Social Expectations are Primarily Rooted in Reciprocity: An Investigation of Fairness, Cooperation, and Trustworthiness

Paul C Bogdan, Florin Dolcos, Matthew Moore, Illia Kuznietsov, Steven A Culpepper, Sanda Dolcos

Research output: Contribution to journalArticlepeer-review


Social expectations guide people's evaluations of others’ behaviors, but the origins of these expectations remain unclear. It is traditionally thought that people's expectations depend on their past observations of others’ behavior, and people harshly judge atypical behavior. Here, we considered that social expectations are also influenced by a drive for reciprocity, and people evaluate others’ actions by reflecting on their own decisions. To compare these views, we performed four studies. Study 1 used an Ultimatum Game task where participants alternated Responder and Proposer roles. Modeling participants’ expectations suggested they evaluated the fairness of received offers via comparisons to their own offers. Study 2 replicated these findings and showed that observing selfish behavior (lowball offers) only promoted acceptance of selfishness if observers started acting selfishly themselves. Study 3 generalized the findings, demonstrating that they also arise in the Public Goods Game, emerge cross-culturally, and apply to antisocial punishment whereby selfish players punish generosity. Finally, Study 4 introduced the Trust Game and showed that participants trusted players who reciprocated their behavior, even if it was selfish, as much as they trusted generous players. Overall, this research shows that social expectations and evaluations are rooted in drives for reciprocity. This carries theoretical implications, speaking to a parallel in the mechanisms driving both decision-making and social evaluations, along with practical importance for understanding and promoting cooperation.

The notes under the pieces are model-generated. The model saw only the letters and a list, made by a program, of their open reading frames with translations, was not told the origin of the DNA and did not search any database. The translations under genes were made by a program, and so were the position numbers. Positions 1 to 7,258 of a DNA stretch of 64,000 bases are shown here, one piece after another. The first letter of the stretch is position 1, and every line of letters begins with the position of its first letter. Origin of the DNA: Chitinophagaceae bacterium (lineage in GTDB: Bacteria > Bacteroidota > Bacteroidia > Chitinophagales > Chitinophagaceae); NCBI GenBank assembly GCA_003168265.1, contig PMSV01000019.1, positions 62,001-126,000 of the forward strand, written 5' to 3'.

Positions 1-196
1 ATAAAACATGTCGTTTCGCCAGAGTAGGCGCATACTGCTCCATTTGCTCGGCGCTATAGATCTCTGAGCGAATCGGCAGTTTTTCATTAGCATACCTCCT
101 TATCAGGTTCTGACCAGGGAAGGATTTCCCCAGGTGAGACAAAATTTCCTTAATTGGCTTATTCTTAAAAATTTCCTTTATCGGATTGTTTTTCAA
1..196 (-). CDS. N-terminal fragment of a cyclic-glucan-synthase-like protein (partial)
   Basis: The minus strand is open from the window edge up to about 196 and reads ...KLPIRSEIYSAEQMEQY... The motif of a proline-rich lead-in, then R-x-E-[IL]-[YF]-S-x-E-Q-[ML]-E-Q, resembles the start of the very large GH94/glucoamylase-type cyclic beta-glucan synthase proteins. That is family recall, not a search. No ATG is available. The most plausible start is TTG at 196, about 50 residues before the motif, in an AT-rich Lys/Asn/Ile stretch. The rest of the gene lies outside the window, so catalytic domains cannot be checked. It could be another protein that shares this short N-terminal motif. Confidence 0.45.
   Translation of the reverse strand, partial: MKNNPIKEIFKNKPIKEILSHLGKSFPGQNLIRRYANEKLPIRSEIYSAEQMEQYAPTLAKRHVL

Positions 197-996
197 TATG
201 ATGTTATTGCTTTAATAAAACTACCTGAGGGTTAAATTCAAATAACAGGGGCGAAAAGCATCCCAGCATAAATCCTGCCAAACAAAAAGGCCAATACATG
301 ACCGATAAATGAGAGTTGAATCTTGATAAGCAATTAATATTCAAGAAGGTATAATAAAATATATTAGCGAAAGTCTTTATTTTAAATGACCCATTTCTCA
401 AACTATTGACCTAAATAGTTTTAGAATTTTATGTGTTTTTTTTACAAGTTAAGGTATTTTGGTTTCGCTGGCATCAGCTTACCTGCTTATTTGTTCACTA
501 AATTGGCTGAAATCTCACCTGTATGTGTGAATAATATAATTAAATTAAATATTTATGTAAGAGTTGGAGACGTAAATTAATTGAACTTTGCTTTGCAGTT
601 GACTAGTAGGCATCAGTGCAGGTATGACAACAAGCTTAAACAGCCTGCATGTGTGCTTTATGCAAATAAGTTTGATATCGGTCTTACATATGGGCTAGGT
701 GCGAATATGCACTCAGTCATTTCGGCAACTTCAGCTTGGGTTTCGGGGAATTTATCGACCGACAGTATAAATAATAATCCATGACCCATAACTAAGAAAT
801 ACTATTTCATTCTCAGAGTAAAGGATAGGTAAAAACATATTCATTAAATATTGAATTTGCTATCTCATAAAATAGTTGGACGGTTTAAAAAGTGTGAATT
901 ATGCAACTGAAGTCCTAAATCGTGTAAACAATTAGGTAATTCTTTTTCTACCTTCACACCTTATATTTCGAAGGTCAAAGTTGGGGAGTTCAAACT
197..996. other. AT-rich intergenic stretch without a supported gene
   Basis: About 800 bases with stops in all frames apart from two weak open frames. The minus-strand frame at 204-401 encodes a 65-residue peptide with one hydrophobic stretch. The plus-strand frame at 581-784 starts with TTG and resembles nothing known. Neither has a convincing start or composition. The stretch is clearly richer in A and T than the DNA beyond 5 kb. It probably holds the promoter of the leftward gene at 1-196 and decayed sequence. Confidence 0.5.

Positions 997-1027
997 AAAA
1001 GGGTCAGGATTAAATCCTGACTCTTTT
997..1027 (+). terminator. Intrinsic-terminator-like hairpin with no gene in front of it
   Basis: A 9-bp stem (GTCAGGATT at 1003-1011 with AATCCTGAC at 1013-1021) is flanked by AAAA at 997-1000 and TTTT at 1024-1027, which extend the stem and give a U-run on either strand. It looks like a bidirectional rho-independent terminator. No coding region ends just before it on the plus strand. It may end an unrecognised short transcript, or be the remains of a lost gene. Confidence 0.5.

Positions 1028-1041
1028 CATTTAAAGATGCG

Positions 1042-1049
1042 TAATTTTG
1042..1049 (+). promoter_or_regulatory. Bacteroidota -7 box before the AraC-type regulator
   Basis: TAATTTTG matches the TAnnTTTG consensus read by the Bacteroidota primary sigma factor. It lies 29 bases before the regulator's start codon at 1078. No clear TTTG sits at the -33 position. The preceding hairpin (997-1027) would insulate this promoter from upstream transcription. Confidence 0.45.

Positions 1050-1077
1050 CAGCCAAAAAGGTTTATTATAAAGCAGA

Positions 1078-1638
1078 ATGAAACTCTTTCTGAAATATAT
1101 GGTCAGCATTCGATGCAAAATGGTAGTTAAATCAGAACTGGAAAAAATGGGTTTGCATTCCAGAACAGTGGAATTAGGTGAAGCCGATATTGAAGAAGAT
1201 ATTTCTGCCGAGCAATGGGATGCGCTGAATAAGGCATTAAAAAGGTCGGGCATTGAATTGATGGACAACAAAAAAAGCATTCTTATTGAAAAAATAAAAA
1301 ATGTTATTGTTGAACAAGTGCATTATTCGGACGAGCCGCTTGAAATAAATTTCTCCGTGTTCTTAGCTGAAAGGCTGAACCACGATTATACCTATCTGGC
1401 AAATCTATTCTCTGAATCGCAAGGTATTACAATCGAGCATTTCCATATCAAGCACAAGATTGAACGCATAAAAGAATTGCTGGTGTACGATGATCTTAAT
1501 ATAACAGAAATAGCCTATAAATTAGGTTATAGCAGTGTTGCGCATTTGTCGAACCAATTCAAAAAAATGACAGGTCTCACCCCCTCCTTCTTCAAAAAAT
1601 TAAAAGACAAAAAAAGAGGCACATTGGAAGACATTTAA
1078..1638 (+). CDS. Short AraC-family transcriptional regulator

Original languageEnglish (US)
Article numbere13326
JournalCognitive Science
Issue number8
StatePublished - Aug 2023


  • Economic games
  • Conformity
  • Social learning
  • Theory of Mind
  • Prediction error

ASJC Scopus subject areas

  • Experimental and Cognitive Psychology
  • Artificial Intelligence
  • Cognitive Neuroscience


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